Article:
Q&A with ‘Making Money Matter’ author G. Benjamin Bingham
During our 4-day “Innovation for Impact” event in Silicon Valley with BNP Paribas Wealth Management, participants will hear from leaders like G. Benjamin Bingham, author of “Making Money Matter: Impact Investing to Change the World.”
Bingham, who is also the Founder & CEO of 3Sisters Sustainable Management, brings a broad set of experiences to his work in socially responsible investing (SRI), and I believe his insights may be a great influence for the next generation of impact investors and philanthropists.
I had a brief Q&A with him before the event, and I’m glad to share his reflections here.What inspired you to write the book?
I see money as the strongest leverage point for positive change. Change begins with individual conscience, asking “What’s important?” And then acting decisively.How did you get involved in impact investing?
After Yale I farmed sustainably and joined a group to launch a nonprofit agricultural community for young people who wanted a college experience but did not have the intellectual capacity to get in. I raised money from foundations and philanthropists, and the initiative still thrives today 40 years later! In the 90s I raised capital for two tech companies with social missions and by 2000 became an advisor to the network of family and friends I had developed.What trend do you see developing for impact investing in the next 3 years?
I believe the U.N.’s 17 Sustainable Development Goals (SDG) for 2030 have provided a new focus for impact investing. Even pension funds are moving beyond Environmental, Social and Governance (ESG) screens to demand that their managers have an awareness and strategy for achieving at least some of these impact goals. They are aim-high goals like ending poverty and hunger, and this is a great challenge: How can we as responsible investors effect change toward such lofty goals while providing the required risk/return numbers? There may be some great initiatives to fund.Would you suggest any tips for multigenerational impact?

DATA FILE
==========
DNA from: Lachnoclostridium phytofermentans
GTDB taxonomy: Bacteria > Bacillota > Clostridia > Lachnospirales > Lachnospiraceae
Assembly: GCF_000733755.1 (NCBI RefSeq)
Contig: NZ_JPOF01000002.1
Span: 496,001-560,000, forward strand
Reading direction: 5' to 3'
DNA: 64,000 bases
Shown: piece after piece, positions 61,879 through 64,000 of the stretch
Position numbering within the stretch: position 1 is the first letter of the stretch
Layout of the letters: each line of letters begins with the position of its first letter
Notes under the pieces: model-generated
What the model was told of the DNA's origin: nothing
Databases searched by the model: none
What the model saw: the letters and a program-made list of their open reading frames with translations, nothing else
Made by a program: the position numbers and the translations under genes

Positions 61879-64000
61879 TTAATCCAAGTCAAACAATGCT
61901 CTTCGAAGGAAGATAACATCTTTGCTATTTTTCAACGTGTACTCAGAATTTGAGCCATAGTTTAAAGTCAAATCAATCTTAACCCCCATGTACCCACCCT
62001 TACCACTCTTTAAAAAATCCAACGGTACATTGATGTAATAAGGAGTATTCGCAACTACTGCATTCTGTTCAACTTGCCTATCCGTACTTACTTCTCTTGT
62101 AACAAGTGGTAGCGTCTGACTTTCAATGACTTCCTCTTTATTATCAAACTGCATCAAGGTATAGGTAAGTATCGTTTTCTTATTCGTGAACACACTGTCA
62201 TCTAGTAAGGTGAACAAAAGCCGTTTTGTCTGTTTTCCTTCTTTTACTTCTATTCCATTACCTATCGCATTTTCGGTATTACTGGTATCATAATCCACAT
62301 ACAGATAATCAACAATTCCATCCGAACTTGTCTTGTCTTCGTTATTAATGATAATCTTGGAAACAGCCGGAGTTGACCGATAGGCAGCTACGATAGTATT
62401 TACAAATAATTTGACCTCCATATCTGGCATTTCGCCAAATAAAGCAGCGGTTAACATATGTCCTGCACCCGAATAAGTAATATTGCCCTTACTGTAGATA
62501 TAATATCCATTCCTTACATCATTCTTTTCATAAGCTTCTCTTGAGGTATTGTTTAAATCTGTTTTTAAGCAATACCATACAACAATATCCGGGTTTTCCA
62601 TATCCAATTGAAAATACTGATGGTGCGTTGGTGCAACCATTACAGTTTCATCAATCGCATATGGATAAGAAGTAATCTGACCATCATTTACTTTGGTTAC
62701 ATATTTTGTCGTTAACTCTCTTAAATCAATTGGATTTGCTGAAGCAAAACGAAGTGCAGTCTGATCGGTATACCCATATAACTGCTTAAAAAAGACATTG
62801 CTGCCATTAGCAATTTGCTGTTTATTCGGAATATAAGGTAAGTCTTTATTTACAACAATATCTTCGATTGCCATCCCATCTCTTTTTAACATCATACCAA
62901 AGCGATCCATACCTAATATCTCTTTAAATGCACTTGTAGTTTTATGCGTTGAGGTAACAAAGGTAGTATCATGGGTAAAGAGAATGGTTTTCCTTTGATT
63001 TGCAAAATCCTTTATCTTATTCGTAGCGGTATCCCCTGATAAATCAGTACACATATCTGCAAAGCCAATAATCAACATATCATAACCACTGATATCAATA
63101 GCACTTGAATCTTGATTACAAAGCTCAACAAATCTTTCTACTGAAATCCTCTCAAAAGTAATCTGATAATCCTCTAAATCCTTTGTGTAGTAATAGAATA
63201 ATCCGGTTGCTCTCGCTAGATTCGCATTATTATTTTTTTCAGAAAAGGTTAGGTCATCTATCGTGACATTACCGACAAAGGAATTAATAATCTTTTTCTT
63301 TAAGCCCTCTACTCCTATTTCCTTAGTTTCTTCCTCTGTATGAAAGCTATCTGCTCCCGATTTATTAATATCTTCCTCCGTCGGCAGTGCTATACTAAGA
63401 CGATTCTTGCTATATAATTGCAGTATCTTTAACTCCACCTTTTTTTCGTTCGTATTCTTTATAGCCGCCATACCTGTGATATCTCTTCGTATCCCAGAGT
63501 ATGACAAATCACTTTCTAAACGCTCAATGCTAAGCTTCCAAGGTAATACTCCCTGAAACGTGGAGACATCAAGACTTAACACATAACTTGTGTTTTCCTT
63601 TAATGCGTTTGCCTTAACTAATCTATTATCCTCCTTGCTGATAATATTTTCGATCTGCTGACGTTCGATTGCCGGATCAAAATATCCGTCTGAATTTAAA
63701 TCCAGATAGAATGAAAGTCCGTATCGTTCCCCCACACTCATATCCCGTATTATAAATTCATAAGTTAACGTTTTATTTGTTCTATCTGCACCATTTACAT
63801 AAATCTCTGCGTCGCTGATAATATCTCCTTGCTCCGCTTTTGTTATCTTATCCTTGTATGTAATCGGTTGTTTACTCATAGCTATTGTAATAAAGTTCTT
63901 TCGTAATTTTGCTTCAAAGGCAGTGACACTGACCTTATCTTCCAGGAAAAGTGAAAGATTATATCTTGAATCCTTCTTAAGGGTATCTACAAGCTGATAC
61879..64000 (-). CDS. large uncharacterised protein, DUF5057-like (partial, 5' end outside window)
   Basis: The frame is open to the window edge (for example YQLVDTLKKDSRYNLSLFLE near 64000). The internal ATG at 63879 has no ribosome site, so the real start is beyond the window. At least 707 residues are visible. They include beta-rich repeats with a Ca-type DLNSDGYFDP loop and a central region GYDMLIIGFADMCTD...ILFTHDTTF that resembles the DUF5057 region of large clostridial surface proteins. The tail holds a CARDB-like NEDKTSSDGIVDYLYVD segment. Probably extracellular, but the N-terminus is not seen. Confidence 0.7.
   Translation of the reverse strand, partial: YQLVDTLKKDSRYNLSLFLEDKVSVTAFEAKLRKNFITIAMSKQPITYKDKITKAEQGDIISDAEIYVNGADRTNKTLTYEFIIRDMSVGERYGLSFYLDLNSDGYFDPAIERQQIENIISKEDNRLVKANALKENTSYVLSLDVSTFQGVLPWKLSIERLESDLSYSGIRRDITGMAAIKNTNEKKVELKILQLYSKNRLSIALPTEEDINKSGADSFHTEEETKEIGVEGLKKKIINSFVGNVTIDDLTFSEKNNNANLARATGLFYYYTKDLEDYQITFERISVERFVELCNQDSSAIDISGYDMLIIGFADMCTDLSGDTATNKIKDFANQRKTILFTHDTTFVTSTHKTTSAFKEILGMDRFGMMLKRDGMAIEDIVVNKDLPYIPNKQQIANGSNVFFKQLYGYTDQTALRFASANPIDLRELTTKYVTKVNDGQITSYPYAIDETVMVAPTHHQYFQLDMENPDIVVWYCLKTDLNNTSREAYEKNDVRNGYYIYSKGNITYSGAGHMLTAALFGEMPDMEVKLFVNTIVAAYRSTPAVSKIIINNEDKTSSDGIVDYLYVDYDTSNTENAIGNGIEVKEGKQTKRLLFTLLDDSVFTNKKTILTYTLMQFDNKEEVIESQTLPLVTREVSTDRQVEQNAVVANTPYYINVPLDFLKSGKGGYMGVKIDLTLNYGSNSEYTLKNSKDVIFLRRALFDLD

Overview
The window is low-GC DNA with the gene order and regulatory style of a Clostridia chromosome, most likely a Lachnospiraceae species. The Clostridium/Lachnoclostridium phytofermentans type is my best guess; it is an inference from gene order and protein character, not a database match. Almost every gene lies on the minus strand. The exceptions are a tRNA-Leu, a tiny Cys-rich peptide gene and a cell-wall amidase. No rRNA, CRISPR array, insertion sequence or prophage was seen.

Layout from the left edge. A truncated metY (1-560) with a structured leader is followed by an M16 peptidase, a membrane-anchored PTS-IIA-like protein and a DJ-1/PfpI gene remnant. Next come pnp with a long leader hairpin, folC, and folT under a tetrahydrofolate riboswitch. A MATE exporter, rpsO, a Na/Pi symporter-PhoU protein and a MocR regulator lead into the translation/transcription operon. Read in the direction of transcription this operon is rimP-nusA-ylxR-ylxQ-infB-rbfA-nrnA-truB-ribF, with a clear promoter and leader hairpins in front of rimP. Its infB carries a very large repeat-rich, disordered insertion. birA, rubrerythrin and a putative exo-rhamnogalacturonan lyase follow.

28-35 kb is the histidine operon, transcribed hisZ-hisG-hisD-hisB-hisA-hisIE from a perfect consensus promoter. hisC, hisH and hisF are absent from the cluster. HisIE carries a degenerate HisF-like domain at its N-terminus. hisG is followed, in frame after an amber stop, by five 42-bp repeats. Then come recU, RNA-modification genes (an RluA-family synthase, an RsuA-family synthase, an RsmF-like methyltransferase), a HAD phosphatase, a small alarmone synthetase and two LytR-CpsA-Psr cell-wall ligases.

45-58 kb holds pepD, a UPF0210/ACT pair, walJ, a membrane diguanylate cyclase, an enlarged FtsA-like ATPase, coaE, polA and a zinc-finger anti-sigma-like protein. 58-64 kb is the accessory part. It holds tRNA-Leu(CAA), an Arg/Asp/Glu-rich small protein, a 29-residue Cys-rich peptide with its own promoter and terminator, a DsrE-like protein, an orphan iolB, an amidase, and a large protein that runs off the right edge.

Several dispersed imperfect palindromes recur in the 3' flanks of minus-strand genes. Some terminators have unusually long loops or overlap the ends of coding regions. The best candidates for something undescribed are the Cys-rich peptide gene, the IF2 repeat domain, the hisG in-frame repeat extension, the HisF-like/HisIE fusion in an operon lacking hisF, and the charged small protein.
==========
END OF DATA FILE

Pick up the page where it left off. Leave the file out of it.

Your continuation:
Many families seem to like pet projects or an impact theme to focus on. This is good if there is a desire to develop hands-on expertise. I would recommend this for impact philanthropy and gifting, but for the other 95% of the assets it is important to establish long-term goals as a family, including a risk/return profile, legacy planning and tax planning. Then, within this framework, develop alternative strategies that complement your traditional investments; for example, short duration micro loans through intermediaries, diversified private loans, and portfolios of sustainable real assets and private equity to complement your liquid holdings.How can we measure impact?
Each of the 17 SDGs need different frameworks for deciding what is most important to measure. In the appendix of my book, “Making Money Matter,” I discuss each industry and what investors might want to focus on. For example, we (at 3Sisters Sustainable Management) only invest in products and services that are inherently beneficial. This means that the growth of the company can in and of itself be a measure of impact.